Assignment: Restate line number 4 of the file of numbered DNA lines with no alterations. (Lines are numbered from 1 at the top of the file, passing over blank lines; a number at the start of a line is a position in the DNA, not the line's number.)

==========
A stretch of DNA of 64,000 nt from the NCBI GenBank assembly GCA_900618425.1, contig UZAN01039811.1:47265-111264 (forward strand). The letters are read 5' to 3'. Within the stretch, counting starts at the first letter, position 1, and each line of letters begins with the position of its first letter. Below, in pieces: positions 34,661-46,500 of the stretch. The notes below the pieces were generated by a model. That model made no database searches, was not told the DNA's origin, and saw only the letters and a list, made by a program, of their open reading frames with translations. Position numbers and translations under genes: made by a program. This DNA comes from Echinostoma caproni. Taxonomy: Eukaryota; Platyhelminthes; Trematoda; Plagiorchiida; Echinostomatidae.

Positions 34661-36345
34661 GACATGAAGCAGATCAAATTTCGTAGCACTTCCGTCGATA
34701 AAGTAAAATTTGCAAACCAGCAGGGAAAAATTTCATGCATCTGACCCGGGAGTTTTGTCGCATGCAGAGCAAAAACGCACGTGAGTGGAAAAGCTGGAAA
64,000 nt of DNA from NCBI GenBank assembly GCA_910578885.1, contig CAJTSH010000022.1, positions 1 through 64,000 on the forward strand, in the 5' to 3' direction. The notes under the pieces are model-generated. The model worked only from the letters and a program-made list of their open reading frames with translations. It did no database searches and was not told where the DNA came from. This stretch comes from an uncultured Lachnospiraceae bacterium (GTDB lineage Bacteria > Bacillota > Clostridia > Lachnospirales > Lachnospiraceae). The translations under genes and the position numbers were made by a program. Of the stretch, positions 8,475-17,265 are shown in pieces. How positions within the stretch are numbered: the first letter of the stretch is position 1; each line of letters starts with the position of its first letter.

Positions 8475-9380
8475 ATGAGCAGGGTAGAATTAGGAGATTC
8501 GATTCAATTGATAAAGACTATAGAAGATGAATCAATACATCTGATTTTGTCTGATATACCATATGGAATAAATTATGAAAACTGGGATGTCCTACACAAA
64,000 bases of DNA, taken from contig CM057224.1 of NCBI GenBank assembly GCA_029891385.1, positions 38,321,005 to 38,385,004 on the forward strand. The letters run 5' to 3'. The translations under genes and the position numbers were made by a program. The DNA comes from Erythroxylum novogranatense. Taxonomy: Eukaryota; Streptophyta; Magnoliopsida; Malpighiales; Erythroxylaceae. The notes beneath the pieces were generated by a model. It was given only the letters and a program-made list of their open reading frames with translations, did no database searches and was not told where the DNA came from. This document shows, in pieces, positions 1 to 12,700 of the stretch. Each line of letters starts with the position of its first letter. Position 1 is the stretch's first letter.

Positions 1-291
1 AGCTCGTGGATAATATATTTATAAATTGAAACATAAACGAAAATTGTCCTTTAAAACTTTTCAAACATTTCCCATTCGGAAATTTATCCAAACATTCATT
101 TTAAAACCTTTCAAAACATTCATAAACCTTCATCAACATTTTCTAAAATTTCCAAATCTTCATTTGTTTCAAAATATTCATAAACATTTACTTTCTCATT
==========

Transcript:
34701 AAGTAAAATTTGCAAACCAGCAGGGAAAAATTTCATGCATCTGACCCGGGAGTTTTGTCGCATGCAGAGCAAAAACGCACGTGAGTGGAAAAGCTGGAAA